I chose one of the photos because it had a name on the back, but it wasn't until a few days later that I worked out what the name was and started to look into it. This is the photo:
J Kingston Barton, as he styled himself, seems to have had a very inquiring mind. His name pops up on late Victorian papers about 'puerperal sepsis in cattle' and 'congenital anaemia' and he is often to be found debating the issues of the day at the Royal College of Medicine. His particular claim to fame seems to have been a close study of the digestive habits of 'kelts' -- salmon or sea trout that are weak and emaciated after spawning.
The most interesting thing about JKB is his close friendship with GBS -- George Bernard Shaw.
|G Bernard Shaw in 1879|
In 1891 JKB married Georgina Graves, nee Marshall, a woman who had been widowed just a year earlier. She was Irish and he seems to have been back in Ireland for a time, or at least visiting regularly. They lived for many years at 14 Ashburn Place, Kensington. JKB outlived his wife by 17 years and died at the age of 86. His last home was in a very pleasant private road in Wimbledon. He seems to have left all his money to the Public Purse.
When I discovered that the photograph I had picked up more or less at random on an antique stall was of a man who had been a close friend of George Bernard Shaw I was pleased. What are the chances that a random person will have any claim to fame at all? But there's a further twist to the story...
Today I have been sorting out the old photographs I inherited from my Mum. These are not my family's photographs but a large stash of very old photos that I found in her outside shed when I had to clear her house. They were not kept in ideal conditions, far from it, but were a little damp and covered in gritty dirt. I think Mum must have bought them in a job lot at an auction and perhaps lost interest in them. There were so many of them and I just threw them into a drawer without sorting through them. It was because I've become so interested in old photos that it finally occurred to me that it was stupid to hanker after photos on the stall in Snooper's Paradise, which I can only visit very occasionally, when I had a whole drawer of old photos just waiting for me to look at them. So this weekend I did. There are so many and I have no idea who they belonged to or who they're of. They seem to come from a number of different families. So far I have just sorted them into postcards of places and photos of people and a few other subsets. The numbers are overwhelming and it makes me feel sad to think that I have no way of finding out who they're of (barely any have names attached to them). But I was just putting them away more neatly in boxes when I spotted one of a gentleman. No, it couldn't be... I think it is. It's James Kingston Barton again!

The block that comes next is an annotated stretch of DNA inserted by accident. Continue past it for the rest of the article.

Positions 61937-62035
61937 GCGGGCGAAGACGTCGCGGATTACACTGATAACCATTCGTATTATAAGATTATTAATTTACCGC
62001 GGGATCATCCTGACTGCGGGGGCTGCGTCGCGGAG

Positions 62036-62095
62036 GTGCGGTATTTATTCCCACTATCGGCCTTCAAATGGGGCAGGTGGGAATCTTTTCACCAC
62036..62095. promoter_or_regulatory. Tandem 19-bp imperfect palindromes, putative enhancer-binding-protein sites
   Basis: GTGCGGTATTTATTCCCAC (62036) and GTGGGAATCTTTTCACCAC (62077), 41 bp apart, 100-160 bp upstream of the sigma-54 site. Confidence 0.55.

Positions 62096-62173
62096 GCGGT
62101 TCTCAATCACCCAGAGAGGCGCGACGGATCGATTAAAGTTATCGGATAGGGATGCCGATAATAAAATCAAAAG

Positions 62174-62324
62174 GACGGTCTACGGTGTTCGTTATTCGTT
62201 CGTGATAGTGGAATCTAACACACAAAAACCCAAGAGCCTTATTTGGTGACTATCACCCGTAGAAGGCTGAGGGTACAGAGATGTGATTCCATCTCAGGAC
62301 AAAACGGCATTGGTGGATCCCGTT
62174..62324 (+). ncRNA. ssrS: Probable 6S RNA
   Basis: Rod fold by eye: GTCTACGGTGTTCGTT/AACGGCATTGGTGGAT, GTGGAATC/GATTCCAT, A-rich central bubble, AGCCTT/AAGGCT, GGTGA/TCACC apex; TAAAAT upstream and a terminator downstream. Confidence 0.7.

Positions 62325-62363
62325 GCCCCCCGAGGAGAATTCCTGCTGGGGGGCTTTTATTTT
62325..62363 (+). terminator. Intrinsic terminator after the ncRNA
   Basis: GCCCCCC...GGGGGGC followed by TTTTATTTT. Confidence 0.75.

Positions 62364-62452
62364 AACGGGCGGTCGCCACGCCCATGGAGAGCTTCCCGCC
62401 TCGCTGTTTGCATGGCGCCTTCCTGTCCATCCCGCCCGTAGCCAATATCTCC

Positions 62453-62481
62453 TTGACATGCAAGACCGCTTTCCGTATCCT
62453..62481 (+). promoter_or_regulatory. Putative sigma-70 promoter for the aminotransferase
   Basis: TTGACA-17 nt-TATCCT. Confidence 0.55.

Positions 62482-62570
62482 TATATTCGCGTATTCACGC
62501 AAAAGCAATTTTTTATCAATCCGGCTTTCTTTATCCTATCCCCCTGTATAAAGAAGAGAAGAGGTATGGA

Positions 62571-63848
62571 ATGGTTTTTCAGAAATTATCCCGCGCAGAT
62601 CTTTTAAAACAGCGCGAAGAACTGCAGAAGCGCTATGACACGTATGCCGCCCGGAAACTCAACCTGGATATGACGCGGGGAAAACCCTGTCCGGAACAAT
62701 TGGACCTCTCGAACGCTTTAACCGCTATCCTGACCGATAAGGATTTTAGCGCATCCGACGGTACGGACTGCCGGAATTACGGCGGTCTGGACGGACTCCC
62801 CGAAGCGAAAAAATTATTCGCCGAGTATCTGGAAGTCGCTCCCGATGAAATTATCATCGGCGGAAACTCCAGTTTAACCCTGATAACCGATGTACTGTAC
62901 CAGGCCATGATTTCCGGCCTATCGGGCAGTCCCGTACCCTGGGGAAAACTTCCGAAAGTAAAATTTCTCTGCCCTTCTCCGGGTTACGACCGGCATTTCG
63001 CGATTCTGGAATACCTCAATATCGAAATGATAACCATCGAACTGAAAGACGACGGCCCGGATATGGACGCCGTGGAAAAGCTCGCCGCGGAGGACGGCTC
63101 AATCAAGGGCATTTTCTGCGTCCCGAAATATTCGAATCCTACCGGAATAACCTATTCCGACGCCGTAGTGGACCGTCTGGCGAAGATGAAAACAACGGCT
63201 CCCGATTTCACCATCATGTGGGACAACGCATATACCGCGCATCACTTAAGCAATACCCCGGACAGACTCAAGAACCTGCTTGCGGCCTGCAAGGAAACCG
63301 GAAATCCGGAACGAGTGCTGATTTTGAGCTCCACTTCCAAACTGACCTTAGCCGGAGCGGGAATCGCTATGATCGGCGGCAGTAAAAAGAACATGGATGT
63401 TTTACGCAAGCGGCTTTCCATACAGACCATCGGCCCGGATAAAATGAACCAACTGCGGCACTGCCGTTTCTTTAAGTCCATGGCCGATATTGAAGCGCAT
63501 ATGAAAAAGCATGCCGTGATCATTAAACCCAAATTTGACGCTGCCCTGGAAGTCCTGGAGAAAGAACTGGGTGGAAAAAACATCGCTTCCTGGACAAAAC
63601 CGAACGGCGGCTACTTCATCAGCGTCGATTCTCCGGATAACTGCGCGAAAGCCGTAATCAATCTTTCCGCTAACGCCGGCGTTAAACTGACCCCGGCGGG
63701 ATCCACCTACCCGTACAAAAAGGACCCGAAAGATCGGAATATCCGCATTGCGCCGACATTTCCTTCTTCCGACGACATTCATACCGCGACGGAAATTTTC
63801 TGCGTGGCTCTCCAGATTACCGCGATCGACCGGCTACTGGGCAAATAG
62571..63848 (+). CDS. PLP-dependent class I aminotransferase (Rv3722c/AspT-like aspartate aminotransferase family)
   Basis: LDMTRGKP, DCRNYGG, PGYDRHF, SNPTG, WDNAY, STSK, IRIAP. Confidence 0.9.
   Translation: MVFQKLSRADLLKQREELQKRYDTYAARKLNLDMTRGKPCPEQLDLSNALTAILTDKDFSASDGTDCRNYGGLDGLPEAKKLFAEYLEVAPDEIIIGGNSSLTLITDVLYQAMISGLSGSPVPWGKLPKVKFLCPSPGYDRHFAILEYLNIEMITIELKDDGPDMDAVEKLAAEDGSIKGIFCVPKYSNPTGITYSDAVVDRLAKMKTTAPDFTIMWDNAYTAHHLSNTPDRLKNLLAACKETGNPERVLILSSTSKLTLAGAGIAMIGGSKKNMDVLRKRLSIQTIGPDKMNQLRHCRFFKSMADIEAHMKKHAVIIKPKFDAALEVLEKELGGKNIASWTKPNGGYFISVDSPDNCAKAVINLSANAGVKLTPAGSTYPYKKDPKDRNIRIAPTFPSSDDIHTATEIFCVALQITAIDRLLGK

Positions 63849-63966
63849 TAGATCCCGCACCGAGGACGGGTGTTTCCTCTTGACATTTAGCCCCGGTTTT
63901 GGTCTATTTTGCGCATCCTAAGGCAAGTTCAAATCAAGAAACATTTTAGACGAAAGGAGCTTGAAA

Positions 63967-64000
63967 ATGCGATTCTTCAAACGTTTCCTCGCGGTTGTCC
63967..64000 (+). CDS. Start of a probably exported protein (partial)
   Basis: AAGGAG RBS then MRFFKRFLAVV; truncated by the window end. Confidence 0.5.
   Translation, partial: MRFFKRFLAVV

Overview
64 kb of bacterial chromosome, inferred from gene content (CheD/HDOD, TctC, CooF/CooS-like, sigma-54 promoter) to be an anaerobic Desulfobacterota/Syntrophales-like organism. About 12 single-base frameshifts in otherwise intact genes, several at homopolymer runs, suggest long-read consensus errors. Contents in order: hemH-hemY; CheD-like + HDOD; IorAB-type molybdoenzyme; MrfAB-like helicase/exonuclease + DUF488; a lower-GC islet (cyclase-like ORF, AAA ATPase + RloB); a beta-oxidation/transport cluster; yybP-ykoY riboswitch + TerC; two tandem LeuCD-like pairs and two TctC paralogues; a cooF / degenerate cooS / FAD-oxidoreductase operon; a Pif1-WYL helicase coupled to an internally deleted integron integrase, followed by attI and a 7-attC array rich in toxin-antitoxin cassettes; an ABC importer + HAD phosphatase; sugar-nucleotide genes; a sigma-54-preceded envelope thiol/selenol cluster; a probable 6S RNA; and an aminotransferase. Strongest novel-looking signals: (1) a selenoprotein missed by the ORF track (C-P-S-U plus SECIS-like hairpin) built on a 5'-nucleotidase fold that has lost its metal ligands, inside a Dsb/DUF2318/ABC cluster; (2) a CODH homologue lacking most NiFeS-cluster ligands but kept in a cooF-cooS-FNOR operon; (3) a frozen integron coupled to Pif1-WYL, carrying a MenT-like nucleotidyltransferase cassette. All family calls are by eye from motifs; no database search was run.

The fact that the photo was taken at an address just five minutes' walk from 14 Ashburn Place clinches it for me. And of course the similarity of his moustache, collar and tie, hair, sideburns. It's him! But what on earth is the probability of my already having (unknowingly) a photo of this chap who I discovered in Brighton? Infinitesimally small! I feel all a-flutter with the wonderful serendipity of it.
I mentioned above that James Kingston Barton went to Australia in 1876. Two new things have come to light since I first wrote this post. Firstly, on scrutinising the handwritten manifest of the SS Osyth on which James sailed to Australia, I see that he was not a passenger but rather the ship's surgeon. What an excellent way to see the world!
The other thing I've discovered is that on this trip JKB also went to New Zealand. I know this because, on going through my Mum's old photos, I found a second photo of him in the pile! This one is by the well-known Christchurch photographer Nelson K Cherrill, who in fact had only arrived in New Zealand himself in 1876, having emigrated from Tunbridge Wells (see this very interesting biography of him).